Importance of HDL

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Dr. Steven Nissen, of the Cleveland Clinic, recently demonstrated that infusing synthetic HDL particles into the blood leads to a more rapid reversal of the plaques in the heart arteries than previously believed possible.1 The man-made protein he used, called “apo A-1 Milano,” differs by just one amino acid from the apo A-1 protein found in a single family in Italy. This Italian family attracted researchers years ago because they:

a) Have very low levels of HDL, or “good cholesterol,” in their blood

 

b) Eat a diet fairly high in saturated fat and cholesterol

 

c) Have LDL, or “bad cholesterol,” levels that are high enough to promote the growth of plaque in their arteries.

 

d) Despite all of these risk factors, these lucky people are resistant to the development of atherosclerotic plaques.

 

Why? Their HDL particles with this unique apo A-1 protein work much faster than normal HDL particles do to get cholesterol out of the arteries and back to the liver. Think of LDL as “garbage” that can accumulate in arteries and ultimately narrow them and cause heart attacks and strokes. HDL particles work like little “garbage collectors” to take excess cholesterol from the arteries and carry it back to the liver where it is disposed. This process is known as “reverse cholesterol transport” because most of the cholesterol in the arteries originates in the liver.

 

In contrast to this family in Italy with unusually low HDL levels, most Americans with a low HDL level show a reduced ability for reverse cholesterol transport. Because low levels of HDL in those eating high-fat diets are usually associated with a greater risk of heart disease, low HDL is viewed correctly as a risk factor for atherosclerotic disease.

 

The National Cholesterol Education Program and the American Heart Association have both warned Americans against following very-low-fat diets, such as those advocated by the Pritikin Program and Dr. Ornish. This is because diets higher in fat raise HDL levels and replacing dietary fat with carbohydrate usually lowers HDL levels, at least in the short-term.

 

However, there is evidence that has shown that in both guinea pigs2 and people3 a switch to a lower-fat diet actually improves the efficiency of HDL particles to return cholesterol to the liver. In both humans and animals, reverse cholesterol transport was not impaired despite a drop of HDL in the blood on a lowfat diet. As has been shown by the Italian family with the Milano apo A-1 protein, a lower HDL-cholesterol level does not necessarily mean increased cholesterol in the arteries. It should be noted that very-low-fat, high-fiber diets generally lower LDL levels much more than they lower HDL. Less “garbage” requires fewer “garbage collectors.”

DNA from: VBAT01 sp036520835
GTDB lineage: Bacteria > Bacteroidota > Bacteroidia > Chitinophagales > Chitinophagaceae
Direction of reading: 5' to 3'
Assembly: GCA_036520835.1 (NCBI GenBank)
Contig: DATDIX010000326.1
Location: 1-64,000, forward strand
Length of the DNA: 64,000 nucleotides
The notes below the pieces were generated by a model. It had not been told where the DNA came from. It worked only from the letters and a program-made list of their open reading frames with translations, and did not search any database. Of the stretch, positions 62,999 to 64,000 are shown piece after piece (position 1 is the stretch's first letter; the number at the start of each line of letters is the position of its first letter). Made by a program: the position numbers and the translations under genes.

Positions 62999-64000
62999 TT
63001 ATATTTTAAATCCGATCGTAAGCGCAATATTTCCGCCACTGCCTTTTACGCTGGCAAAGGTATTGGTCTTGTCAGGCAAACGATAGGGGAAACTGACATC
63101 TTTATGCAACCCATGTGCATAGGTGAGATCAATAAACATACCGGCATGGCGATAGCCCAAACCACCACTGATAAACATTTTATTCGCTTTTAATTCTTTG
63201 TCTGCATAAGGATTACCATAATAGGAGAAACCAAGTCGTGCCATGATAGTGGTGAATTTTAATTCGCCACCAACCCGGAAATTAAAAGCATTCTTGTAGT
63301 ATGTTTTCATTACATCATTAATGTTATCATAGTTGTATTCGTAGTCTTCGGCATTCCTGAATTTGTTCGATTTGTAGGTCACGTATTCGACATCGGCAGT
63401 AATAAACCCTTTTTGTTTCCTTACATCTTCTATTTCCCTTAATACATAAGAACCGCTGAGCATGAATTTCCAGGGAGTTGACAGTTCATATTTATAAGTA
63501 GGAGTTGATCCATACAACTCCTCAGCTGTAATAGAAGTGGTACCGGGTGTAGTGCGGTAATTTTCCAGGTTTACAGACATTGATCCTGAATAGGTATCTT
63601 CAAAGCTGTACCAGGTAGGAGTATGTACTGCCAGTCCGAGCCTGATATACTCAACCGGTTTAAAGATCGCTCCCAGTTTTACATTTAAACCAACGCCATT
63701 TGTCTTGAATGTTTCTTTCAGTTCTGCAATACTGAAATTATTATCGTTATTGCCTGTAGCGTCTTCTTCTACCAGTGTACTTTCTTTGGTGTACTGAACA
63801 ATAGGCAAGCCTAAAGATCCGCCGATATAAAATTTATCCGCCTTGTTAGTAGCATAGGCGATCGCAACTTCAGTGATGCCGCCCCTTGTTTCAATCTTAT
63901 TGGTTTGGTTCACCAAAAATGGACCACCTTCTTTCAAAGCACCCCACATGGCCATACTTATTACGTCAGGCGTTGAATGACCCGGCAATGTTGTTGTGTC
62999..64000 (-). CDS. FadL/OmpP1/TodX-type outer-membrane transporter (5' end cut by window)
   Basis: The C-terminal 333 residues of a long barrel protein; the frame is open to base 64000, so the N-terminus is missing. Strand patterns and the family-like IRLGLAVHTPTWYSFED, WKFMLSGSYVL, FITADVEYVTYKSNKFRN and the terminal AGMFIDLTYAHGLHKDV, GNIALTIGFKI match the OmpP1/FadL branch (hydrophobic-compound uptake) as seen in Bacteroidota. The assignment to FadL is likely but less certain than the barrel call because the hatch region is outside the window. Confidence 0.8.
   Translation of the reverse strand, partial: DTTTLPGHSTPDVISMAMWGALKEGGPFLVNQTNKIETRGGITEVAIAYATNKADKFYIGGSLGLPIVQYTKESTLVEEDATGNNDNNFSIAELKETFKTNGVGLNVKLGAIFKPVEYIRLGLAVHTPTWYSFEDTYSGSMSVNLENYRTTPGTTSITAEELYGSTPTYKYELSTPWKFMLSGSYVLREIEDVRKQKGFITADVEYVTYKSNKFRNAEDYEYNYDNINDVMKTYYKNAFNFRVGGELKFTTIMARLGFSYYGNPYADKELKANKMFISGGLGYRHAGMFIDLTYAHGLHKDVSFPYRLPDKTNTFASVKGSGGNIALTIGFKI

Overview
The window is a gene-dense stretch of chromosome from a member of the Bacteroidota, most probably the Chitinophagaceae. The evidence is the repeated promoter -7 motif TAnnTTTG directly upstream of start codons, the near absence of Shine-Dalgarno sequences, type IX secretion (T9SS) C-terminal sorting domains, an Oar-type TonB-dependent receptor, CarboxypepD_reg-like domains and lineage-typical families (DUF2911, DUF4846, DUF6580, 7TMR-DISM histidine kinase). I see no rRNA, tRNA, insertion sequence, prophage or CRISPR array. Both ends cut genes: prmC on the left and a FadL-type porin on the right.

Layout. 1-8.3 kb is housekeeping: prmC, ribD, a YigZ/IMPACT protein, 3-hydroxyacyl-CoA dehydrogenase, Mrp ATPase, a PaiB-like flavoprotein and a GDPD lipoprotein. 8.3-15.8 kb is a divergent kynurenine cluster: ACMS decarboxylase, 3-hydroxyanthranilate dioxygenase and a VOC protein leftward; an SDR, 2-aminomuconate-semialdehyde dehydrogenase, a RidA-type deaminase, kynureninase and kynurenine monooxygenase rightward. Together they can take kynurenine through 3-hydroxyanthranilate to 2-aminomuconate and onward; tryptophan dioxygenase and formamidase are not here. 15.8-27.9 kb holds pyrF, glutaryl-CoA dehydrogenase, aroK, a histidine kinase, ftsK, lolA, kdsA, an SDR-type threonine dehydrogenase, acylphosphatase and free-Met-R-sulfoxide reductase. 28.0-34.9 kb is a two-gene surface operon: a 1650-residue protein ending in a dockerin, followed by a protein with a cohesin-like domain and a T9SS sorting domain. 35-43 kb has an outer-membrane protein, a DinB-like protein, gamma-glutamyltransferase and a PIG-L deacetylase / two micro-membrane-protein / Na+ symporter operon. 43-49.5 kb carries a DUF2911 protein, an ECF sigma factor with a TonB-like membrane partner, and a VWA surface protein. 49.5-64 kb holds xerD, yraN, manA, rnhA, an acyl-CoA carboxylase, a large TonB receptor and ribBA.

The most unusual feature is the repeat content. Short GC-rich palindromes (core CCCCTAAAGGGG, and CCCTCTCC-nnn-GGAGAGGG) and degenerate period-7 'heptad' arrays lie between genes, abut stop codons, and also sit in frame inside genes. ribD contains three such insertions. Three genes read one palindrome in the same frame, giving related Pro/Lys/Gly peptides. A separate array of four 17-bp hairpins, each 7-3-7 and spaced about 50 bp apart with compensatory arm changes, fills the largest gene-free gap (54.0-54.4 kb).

The results of another study done by Nissen4 demonstrated the more LDL levels are lowered, the more likely it is cholesterol deposits in the arteries will shrink over time. A high-fiber, very-low-fat diet is in fact the only dietary approach ever proven to reverse atherosclerosis in humans and other primates.5

 

Bottom line:

 

When a very-low-fat diet was combined with current drug therapy to modify cardiovascular disease risk factors, heart patients experienced improved blood flow to the heart and cut the risk of having a heart attack more than 300% compared to a more conventional approach.6 Results of this study strongly suggest the best way to unclog arteries and prevent heart attacks for now is to combine cholesterol-lowering medications with a very-low-fat, near-vegetarian diet.

By James Kenney, PhD, RD, LD, FACN.

 

References:

 

1. JAMA. 2003 Nov 5;290(17):2292-300

 

2. Woollett LA, Kearney DM, Spady DK. J Lipid Res. 1997;38:2289-302

 

3. Brinton EA, Eisenberg S, Breslow JL. J Clin Invest. 1990;85:144-51

 

4. Reported at the November 2003 American Heart Association meeting in Orlando

 

5. Ornish D, Scherwitz LW, Billings JH, et al. J Am Med Assoc 1998;280:2001-7.

 

6. Sdringola S, Nakagawa K, Nakagawa Y, et al. J Am Coll Cardiol 2003;41:263-72

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